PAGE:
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Filibuster Reform On The Agenda In 2013?

Two years ago, in the wake of the 2010 Midterm Elections, many pundits on the left called on Majority Leader Harry Reid and the Senate Democrats to use the opportunity of having a majority to enact filibuster reform in reaction to what many of them perceived as being abuse of the practice by Senate Republicans during the first two years of the Obama Administration. In December of that year, the discussion shifted to a proposal by Oregon Senator Jeff Merkley that would reform the filibuster process by forcing Senators that desire to use the cloture process to block a bill from consideration to demonstrate that they have some minimal level of support. If they couldn’t do that, the bill would be permitted to proceed to a vote on the merits. As I noted when the package was introduced in January at the start of the 112th Congress, there was much in Merkley’s proposal that made sense. For many reasons though, not the least of them being resistance from veteran Democratic Senators who were reluctant to place limits on a tool they believed their party would need in the inevitable event it became the minority, the proposal died a quiet and unceremonious death. Six months ago, fifteeen months afterwards, Harry Reid said he regretted letting the reform proposal die.

Now, with the Democratic majority in the Senate enhanced by two and President Obama back in the White House for another four years, Harry Reid is talking about taking up filibuster reform once more time:

Senate Majority Leader Harry Reid (D-Nev.) pledged on Wednesday to change the rules of the Senate so that the minority party has fewer tools to obstruct legislative business.

In his first post-election press conference, the Nevada Democrat said he wouldn’t go so far as to eliminate the filibuster, which requires 60 votes for the chamber to enter and exit the amendment and debate process. But in remarks meant to preview a more combative approach during the next session, he warned Republicans that obstructionism as a tactic won’t be tolerated — or as technically feasible.

“I want to work together, but I also want everyone to also understand, you cannot push us around. We want to work together,” Reid said.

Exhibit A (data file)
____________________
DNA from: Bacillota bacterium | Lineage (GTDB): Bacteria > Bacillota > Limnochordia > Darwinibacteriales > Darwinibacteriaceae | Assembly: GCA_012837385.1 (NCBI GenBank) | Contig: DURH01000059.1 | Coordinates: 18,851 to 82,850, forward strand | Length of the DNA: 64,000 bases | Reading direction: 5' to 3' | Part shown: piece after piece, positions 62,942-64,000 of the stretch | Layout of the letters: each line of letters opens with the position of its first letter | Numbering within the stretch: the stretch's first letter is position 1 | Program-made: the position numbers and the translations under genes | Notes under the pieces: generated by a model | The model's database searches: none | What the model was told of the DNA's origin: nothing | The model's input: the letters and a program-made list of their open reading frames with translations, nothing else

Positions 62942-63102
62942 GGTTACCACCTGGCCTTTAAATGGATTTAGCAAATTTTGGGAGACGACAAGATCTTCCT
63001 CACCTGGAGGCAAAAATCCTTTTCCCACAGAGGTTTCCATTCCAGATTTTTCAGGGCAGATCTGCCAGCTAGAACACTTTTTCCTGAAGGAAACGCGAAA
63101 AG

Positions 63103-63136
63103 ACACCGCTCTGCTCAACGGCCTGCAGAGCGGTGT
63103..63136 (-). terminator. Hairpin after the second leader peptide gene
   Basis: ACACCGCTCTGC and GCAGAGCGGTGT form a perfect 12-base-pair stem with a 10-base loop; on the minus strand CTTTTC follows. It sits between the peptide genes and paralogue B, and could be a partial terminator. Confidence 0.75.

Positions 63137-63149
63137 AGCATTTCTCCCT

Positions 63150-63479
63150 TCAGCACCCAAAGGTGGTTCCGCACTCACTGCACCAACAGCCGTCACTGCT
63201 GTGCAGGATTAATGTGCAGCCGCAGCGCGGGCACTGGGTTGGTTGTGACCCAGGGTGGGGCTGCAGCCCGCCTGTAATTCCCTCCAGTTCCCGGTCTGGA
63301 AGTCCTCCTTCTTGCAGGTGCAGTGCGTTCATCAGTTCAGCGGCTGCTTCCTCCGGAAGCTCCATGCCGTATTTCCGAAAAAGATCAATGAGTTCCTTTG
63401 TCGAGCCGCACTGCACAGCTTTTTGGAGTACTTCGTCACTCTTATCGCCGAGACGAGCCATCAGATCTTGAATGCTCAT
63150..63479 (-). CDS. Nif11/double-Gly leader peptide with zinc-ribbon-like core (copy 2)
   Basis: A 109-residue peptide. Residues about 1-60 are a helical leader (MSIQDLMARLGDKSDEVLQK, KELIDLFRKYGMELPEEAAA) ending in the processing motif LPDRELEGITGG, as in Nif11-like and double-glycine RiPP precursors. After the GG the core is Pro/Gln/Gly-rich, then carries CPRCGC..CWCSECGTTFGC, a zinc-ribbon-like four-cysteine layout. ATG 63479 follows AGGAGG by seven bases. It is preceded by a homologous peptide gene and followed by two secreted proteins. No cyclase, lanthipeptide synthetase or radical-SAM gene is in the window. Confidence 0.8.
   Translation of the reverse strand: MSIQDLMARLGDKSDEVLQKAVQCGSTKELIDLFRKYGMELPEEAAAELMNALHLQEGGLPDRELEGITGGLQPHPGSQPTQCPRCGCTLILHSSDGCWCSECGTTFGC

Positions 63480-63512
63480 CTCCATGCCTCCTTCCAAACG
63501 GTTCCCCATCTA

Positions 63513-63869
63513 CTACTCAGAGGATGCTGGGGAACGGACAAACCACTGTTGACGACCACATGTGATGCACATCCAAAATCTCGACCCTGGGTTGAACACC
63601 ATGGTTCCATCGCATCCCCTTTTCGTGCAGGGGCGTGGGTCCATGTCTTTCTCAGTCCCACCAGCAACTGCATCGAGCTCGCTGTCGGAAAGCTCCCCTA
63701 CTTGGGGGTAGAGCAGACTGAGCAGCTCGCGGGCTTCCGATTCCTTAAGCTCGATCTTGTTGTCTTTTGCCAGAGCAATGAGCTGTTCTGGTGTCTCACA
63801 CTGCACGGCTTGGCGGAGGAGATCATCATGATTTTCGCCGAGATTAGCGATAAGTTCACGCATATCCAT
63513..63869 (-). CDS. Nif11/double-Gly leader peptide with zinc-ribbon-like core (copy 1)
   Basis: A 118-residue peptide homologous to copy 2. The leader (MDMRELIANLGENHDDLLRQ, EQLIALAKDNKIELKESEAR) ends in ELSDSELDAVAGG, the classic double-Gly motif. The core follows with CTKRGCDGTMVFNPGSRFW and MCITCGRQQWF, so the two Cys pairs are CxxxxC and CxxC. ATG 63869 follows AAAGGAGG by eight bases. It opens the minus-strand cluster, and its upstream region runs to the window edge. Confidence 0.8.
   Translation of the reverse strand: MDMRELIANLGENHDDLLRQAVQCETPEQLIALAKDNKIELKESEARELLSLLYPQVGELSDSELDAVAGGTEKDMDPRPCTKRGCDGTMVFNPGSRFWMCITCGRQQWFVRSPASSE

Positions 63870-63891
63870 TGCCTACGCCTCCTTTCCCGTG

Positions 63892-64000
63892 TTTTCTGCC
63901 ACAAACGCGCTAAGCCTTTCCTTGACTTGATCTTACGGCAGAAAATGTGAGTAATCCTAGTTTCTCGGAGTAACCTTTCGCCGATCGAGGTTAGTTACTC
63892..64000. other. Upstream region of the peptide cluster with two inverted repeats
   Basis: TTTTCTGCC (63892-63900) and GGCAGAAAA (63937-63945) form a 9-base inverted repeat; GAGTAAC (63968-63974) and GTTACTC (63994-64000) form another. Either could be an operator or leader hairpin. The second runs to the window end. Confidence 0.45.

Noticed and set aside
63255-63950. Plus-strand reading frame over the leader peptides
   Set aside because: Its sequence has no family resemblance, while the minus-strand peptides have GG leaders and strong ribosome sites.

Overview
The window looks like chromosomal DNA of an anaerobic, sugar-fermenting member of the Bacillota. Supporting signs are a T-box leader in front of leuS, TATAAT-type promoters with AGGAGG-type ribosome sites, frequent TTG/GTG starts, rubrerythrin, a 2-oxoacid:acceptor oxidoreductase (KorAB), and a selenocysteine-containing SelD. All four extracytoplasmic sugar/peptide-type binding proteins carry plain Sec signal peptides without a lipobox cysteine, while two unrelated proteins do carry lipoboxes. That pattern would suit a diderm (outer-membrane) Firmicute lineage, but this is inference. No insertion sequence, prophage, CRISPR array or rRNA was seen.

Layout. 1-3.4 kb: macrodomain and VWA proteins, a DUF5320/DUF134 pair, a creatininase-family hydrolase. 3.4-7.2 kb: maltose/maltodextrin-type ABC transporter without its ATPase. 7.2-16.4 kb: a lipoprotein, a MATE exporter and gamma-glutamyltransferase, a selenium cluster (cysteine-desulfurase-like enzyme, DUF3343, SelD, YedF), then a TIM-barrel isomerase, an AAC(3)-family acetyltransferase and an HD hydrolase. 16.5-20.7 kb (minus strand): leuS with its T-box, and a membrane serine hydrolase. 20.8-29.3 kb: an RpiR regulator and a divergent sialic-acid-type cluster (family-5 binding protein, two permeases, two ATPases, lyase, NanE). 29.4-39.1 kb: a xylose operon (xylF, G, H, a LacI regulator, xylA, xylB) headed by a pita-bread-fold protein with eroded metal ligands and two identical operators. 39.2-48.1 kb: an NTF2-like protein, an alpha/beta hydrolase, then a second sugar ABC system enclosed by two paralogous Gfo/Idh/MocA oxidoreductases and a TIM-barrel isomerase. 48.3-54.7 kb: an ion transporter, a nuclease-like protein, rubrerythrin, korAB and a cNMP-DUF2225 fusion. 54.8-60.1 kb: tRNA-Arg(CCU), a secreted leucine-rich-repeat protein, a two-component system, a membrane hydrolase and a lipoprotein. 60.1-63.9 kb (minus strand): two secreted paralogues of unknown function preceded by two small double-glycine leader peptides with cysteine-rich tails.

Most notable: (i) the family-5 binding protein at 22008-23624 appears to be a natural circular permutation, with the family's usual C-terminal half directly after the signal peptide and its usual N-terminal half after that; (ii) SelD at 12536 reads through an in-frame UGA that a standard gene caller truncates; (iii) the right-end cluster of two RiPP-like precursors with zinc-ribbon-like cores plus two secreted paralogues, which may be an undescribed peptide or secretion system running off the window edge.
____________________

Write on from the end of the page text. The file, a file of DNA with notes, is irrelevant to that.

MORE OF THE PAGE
“I do” have plans to change the Senate rules, he added. “I have said so publicly and I continue to feel that way … I think the rules have been abused, and we are going to work to change them. We will not do away with the filibuster, but we will make the senate a more meaningful place. We are going to make it so we can get things done.”

Reid has gone down this path before, flirting with the concept of rules reform after the 2010 midterm elections. But he backed off the idea under pressure from some of the chamber’s longer-serving members, including those within his own party.

Sources close to the majority leader say the intervening time period has hardened his belief that the Senate is too dysfunctional to leave its rules untouched. And in an interview over the summer with The Huffington Post, Reid outlined the specific details of what he had in store for the next Congress.

“The first thing is the most important thing,” Reid said the interview. “Do away with motion to proceed. Just do away with it. I favor the filibuster. There’s a reason for the filibuster. I understand it. It’s to protect the rights of the minority. The Senate was set up to protect the rights of the minority … so that’s the no. 1 issue, and the rest of the stuff we can deal with if there’s a filibuster conducted. Those are the kind of things — if we get the motion to proceed out of the way, we can debate it, one, to cloture. That’s good. So that’s the no. 1 biggie.”

The precise method by which this could be accomoplished are somewhat controversial, and can only be done at the start of a Senate session at the beginning of a new Congress such as we will have in January.  It is the so called “nuclear” or “constitutional” option once threatened by Senate Republicans during the Bush Administration and now being advocated by people on the left such as Ezra Klein as a means by which Senate Rules can be revised without the support of 2/3 of the Senate:.

The constitutional option gets its name from Article I, Section V of the Constitution, which states that “Each House may determine the Rules of its Proceedings.” In order to fulfill this constitutional order, the Senate must be able to, well, determine its rules. A filibuster, technically, is a way to stop the Senate from determining something by refusing to allow it to move to a vote. Because stopping the Senate from considering its own rules would be unconstitutional, the chair can rule against the filibuster, and the Senate could then move to change its rules on a majority vote.